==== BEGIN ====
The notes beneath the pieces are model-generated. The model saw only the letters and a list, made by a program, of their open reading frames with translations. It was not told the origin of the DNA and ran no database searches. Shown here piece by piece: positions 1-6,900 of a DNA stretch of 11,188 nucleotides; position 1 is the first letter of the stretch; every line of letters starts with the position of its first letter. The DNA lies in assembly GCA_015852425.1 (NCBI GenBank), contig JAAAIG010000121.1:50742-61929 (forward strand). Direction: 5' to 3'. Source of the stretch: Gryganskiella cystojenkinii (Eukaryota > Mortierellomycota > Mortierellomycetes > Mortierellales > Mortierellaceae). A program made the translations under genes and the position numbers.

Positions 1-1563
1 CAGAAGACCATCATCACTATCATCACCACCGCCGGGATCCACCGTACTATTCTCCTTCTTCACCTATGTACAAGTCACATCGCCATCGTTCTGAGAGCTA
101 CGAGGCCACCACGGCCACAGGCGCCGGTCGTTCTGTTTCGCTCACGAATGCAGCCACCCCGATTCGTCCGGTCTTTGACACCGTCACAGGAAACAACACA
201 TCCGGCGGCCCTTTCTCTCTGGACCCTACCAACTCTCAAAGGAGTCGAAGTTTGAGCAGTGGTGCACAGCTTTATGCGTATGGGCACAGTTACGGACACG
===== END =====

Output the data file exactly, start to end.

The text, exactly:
The notes beneath the pieces are model-generated. The model saw only the letters and a list, made by a program, of their open reading frames with translations. It was not told the origin of the DNA and ran no database searches. Shown here piece by piece: positions 1-6,900 of a DNA stretch of 11,188 nucleotides; position 1 is the first letter of the stretch; every line of letters starts with the position of its first letter. The DNA lies in assembly GCA_015852425.1 (NCBI GenBank), contig JAAAIG010000121.1:50742-61929 (forward strand). Direction: 5' to 3'. Source of the stretch: Gryganskiella cystojenkinii (Eukaryota > Mortierellomycota > Mortierellomycetes > Mortierellales > Mortierellaceae). A program made the translations under genes and the position numbers.

Positions 1-1563
1 CAGAAGACCATCATCACTATCATCACCACCGCCGGGATCCACCGTACTATTCTCCTTCTTCACCTATGTACAAGTCACATCGCCATCGTTCTGAGAGCTA
101 CGAGGCCACCACGGCCACAGGCGCCGGTCGTTCTGTTTCGCTCACGAATGCAGCCACCCCGATTCGTCCGGTCTTTGACACCGTCACAGGAAACAACACA
201 TCCGGCGGCCCTTTCTCTCTGGACCCTACCAACTCTCAAAGGAGTCGAAGTTTGAGCAGTGGTGCACAGCTTTATGCGTATGGGCACAGTTACGGACACG